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June 4, 2022 - By:

Staff from Asia

Staff from Asia for Andersen Euro Handel. Polish-registered road transport firm has provided an insight into its 3rd-country driver recruitment and training plan. In a post published on Facebook on Friday, as well as the relevant comments section, the company’s admin said it was open to receiving job applications from drivers based in the Middle East and the Philippines. The haulage company is just one of many to look further afield for staff amid the shortage of HGV drivers in Europe. Writing on Facebook on Friday alongside photos from its training programme, Andersen Euro Handel (AEH) explained that its new drivers had arrived at its training centre.

The company, who has cooperated with Blue Water Shipping and started out operating in Denmark, Sweden, Norway and Finland, is registered in the North-western Polish city of Koszalin.

Before wishing the new recruits good luck, the post underlined the fact that “All new drivers will undergo training in European road transport before starting to drive across Europe”. One of the images shows that some of the training is conducted using a simulator run on a laptop hooked up to a TV and sim racing gear.

The scheme is presumably a means for the company to meet its staffing needs amid the driver shortage. AEH have been approached for comment to provide more clarity on this, but are yet to respond.

New AEH driver has arrived at AEH headquarters to start there training. All new drivers will undergo training in European road transport before starting to drive across Europe. Good luck to your guys!!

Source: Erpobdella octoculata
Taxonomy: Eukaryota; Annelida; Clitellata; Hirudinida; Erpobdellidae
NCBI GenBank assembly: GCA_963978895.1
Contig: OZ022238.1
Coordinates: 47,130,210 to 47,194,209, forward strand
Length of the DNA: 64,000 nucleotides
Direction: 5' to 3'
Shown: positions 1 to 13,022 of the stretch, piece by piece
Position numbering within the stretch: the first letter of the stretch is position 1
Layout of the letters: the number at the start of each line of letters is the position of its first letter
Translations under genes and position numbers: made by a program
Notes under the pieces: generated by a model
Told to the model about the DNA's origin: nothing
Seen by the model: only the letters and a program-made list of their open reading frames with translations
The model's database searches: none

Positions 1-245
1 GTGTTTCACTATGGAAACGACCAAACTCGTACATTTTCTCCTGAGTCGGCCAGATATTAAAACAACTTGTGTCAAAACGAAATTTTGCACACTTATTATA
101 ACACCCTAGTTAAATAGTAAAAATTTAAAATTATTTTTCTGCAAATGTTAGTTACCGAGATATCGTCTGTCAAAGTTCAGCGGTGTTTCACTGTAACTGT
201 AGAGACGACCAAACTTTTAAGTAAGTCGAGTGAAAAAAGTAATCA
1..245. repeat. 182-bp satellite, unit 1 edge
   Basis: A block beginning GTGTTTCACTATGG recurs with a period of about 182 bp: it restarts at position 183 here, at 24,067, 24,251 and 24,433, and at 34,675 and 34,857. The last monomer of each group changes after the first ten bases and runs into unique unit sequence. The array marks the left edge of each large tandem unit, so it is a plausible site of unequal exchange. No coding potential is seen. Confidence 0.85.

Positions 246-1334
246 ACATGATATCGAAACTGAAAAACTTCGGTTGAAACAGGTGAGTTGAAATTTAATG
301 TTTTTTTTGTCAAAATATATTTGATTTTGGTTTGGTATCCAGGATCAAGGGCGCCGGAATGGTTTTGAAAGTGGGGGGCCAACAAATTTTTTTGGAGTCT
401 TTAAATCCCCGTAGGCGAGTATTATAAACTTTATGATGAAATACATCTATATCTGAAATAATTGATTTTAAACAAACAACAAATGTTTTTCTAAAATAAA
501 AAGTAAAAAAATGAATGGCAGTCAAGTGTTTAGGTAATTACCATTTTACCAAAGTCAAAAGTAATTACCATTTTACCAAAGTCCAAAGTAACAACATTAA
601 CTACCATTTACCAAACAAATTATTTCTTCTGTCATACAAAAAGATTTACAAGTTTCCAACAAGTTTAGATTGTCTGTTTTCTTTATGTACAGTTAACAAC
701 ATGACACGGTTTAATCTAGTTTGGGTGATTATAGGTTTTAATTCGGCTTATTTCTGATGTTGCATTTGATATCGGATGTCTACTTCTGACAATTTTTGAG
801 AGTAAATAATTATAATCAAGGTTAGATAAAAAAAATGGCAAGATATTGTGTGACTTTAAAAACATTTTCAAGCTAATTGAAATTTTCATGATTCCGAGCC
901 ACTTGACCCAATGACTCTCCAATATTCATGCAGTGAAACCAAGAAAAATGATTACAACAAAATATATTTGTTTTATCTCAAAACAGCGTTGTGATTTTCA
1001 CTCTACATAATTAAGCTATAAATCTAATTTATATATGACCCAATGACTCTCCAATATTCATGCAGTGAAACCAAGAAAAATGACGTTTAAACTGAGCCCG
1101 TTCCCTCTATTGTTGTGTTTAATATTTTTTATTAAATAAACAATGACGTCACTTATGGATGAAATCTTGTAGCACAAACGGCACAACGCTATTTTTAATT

Posted by AEH Trucking on Thursday, 26 May 2022

In the comments section under the post, AEH’s Facebook admin invited drivers from the Philippines, Kuwait, Qatar and India to submit their documents with a view to a future role at the company.

However, not all of AEH’s followers were impressed by the post. One Polish driver claimed that it would “be better for EU drivers” if companies such as AEH did not exist.

That prompted a stern response from the road transport company itself, who maintained that “all EU drivers are welcome to work”. The AEH Facebook page added “We have many and can use more”.

Given that AEH conducts transports in the Scandinavian region, as is stated on its website, the Polish driver stressed that he would want to be contracted according to the law of the country he currently resides in, Denmark.

Then, in a claim that will have a number of readers scratching their heads, the company claimed that HGV drivers in Spain earn 50% more than doctors:

“In an EU perspective, the driver earns much more than the minimum requirement is on all EU countries combined. As a driver, you can earn 50% more than a doctor in Spain. But still no young people want to be a driver.”

AEH are of course far from being the only company in the region to focus its recruitment efforts on drivers from the Middle East and Asia. Earlier this month, Lithuanian haulage firm Hoptrans revealed it has plans to recruit more HGV drivers from India and Malaysia.

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